The world’s not enough
Unlike us, the Chinese are a fiercely competitive race. They will go to any length to show the world that they have arrived, they are best and they own almost half of the world.india Updated: May 21, 2011 16:41 IST
Unlike us, the Chinese are a fiercely competitive race. They will go to any length to show the world that they have arrived, they are best and they own almost half of the world. To appreciate such a worldview, either you need to be a Chinese or have a very strong sense of humour. We think we are second in ample amount, thank god! In the latest of Beijing’s Big Brother transgressions, the country’s government-run online mapping service, Map World, showed Arunachal Pradesh, as a part of their territory. However, there’s nothing to new to this claim. On the just released map, the Sino-Indian border is now south of northern Assam and Arunachal Pradesh is part of China’s southern Tibet region. In Kashmir, Aksai Chin is shown as a part of northwest China. The Map World is said to compete with the market biggie Google Earth for a lion’s share of over 400 million Internet users.
So what’s next? The route they have taken, it seems the next claim will be Communist-ruled Bengal. Well, we would suggest keeping that festering state aside since there’s a serious chance of being confronted by not a bhadralok chief minister but a rather militant Trinamool Congress’ Mamata Banerjee. She will not take such claims kindly because she sees the state as her own, and just her own. The Chinese party system of putting everything order will just fall apart once the chief minister-in-waiting shows her true colours. Ask our very own peaceful sardar Manmohan Singh. Even if they manage Bengal (though we seriously doubt it), they have a real hurdle in Bihar and that would surely be their Waterloo. Has Beijing ever thought about how it will handle a torpedo called Lalu Prasad?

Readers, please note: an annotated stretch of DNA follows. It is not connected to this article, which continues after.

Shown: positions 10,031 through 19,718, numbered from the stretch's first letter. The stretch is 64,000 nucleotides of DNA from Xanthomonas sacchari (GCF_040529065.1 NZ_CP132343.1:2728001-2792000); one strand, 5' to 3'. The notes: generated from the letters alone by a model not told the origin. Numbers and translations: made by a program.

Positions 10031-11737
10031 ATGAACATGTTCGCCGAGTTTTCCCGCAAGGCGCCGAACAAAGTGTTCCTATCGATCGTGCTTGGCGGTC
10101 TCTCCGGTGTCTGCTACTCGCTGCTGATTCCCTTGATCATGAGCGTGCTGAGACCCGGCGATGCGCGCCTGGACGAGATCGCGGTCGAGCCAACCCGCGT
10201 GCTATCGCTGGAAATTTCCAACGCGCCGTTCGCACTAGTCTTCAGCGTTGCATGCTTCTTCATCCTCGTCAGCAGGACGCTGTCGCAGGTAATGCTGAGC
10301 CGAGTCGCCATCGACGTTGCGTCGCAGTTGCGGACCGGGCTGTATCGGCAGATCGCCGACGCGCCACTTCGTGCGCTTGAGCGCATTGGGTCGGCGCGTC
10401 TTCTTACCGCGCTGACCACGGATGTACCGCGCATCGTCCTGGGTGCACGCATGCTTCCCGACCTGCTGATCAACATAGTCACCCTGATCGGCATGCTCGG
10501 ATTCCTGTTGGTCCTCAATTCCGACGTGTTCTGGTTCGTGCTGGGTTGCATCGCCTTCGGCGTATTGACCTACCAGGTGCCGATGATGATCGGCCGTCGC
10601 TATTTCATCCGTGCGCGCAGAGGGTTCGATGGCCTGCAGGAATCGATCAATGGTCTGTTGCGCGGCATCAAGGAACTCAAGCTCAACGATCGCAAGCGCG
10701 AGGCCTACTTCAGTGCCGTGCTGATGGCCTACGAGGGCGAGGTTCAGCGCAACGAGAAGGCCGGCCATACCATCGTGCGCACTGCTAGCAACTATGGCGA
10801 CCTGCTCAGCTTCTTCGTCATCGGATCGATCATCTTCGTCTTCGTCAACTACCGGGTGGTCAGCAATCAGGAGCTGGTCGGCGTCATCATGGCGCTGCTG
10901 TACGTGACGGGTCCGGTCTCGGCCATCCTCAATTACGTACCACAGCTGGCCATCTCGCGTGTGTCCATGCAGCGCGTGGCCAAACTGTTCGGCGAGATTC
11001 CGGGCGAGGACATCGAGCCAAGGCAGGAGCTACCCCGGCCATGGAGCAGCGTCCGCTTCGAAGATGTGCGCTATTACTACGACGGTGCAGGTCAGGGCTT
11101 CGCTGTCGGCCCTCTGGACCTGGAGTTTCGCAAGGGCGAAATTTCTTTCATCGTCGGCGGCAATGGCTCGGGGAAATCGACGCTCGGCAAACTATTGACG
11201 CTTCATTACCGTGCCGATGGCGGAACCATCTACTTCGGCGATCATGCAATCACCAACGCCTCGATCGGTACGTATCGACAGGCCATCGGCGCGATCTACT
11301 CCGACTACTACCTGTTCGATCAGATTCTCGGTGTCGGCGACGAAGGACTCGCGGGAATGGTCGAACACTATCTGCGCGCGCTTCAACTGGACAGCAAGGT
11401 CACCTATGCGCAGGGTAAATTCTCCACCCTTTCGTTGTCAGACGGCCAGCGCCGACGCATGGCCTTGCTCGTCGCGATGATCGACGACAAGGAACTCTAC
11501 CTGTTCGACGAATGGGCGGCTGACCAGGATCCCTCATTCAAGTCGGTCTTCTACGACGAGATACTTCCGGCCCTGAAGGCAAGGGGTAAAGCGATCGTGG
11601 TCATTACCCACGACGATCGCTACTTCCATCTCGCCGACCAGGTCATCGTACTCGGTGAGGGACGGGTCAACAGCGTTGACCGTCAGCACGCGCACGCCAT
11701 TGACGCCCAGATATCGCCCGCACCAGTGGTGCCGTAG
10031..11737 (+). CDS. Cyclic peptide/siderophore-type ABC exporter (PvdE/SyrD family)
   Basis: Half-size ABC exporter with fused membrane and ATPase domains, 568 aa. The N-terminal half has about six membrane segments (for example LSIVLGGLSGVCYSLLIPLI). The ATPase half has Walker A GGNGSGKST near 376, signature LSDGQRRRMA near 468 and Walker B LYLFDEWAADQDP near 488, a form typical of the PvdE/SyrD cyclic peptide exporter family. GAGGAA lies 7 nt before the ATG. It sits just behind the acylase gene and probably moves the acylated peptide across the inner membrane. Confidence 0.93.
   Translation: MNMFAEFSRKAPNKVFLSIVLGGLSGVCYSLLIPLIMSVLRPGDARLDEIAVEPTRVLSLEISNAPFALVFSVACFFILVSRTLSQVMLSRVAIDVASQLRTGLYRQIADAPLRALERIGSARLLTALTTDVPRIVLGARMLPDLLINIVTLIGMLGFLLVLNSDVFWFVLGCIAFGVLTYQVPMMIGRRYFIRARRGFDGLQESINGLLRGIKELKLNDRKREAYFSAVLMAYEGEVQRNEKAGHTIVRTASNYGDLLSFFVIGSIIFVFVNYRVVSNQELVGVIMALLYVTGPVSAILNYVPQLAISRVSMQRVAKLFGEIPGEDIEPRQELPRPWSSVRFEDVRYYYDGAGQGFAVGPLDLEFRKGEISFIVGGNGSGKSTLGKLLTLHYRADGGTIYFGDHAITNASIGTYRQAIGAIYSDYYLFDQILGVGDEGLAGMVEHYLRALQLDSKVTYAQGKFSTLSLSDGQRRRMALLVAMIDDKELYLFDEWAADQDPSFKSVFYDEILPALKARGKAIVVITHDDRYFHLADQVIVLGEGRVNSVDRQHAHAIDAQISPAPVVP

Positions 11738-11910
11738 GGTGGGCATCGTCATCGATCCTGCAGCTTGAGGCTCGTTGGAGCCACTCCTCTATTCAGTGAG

Now that we have told the Chinese about the pitfalls of tunnelling through India, let us also apprise them of other smaller obstacles that they may face in their sojourn: the annual Kosi floods and the Kolkata traffic. Even if after all this, the Chinese are still interested in India, we have only one thing to say: be our guest but at your own peril. Our hospitality ends here.